Objectives: Our objectives were to assess clinical signs and diagnoses associated with primary HIV-1 infection among infants.
Methods: We analyzed data from a clinical trial (HIV Prevention Trials Network Protocol 024) in sub-Saharan Africa. Study visits were conducted at birth, at 4-6 weeks, and at 3, 6, 9, and 12 months. The study population comprised live born, singleton, first-born infants of HIV-1-infected women with negative HIV-1 RNA assays who were still breastfeeding at 4-6 weeks.
Results: Of 1317 HIV-1-exposed infants, 84 became HIV-1 infected after 4-6 weeks and 1233 remained uninfected. There were 102 primary and 5650 nonprimary infection visits. The most common signs were cough and diarrhea, and the most common diagnoses were malaria and pneumonia. Primary infection was associated with significantly increased odds of diarrhea [odds ratio (OR) = 2.4], pneumonia (OR = 3.5), otitis media (OR = 3.1), and oral thrush (OR = 2.9). For the clinical signs and diagnoses evaluated, sensitivity was low (1%-16.7%) and specificity was high (88.2%-99%). Positive predictive values ranged from 0.1%-1.4%. Negative predictive values ranged from 28.0%-51.1%.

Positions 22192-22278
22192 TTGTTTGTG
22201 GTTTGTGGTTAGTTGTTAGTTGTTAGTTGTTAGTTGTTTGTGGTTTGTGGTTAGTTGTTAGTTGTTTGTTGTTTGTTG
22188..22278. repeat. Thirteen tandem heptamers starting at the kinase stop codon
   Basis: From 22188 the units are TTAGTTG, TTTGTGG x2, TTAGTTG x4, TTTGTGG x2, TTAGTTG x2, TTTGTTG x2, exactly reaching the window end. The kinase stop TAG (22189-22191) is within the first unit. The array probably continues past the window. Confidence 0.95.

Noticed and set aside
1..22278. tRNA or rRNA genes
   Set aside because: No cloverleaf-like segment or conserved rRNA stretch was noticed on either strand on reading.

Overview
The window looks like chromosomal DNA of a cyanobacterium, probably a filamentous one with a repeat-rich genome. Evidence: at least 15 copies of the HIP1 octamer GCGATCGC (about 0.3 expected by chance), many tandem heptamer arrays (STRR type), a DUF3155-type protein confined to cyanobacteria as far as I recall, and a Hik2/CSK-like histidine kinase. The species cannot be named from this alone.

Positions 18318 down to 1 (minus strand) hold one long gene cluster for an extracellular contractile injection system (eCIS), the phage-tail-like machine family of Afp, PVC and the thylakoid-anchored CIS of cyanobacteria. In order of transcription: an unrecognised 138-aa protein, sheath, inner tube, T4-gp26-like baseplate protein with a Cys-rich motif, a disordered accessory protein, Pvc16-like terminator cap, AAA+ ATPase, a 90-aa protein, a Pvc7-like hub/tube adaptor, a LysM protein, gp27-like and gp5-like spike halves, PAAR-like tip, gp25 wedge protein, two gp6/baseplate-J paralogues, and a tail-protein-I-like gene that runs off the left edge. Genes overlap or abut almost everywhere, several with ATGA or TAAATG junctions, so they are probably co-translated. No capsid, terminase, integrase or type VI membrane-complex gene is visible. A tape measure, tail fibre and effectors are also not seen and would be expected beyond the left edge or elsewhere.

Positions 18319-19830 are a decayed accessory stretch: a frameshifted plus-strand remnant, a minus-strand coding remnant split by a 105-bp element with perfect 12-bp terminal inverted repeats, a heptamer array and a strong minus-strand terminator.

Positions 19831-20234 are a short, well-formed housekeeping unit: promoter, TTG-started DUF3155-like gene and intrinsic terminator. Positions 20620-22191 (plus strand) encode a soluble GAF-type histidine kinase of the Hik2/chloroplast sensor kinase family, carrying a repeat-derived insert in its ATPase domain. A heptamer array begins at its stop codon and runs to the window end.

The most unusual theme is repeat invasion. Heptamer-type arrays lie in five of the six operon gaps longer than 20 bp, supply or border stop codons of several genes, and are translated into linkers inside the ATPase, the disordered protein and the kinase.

Conclusions: Certain clinical signs and diagnoses, although more common during primary HIV-1 infection, had low sensitivity and high specificity. Efforts to expand access to laboratory assays for the diagnosis of primary HIV-1 infection among infants of HIV-1-infected women should be emphasized.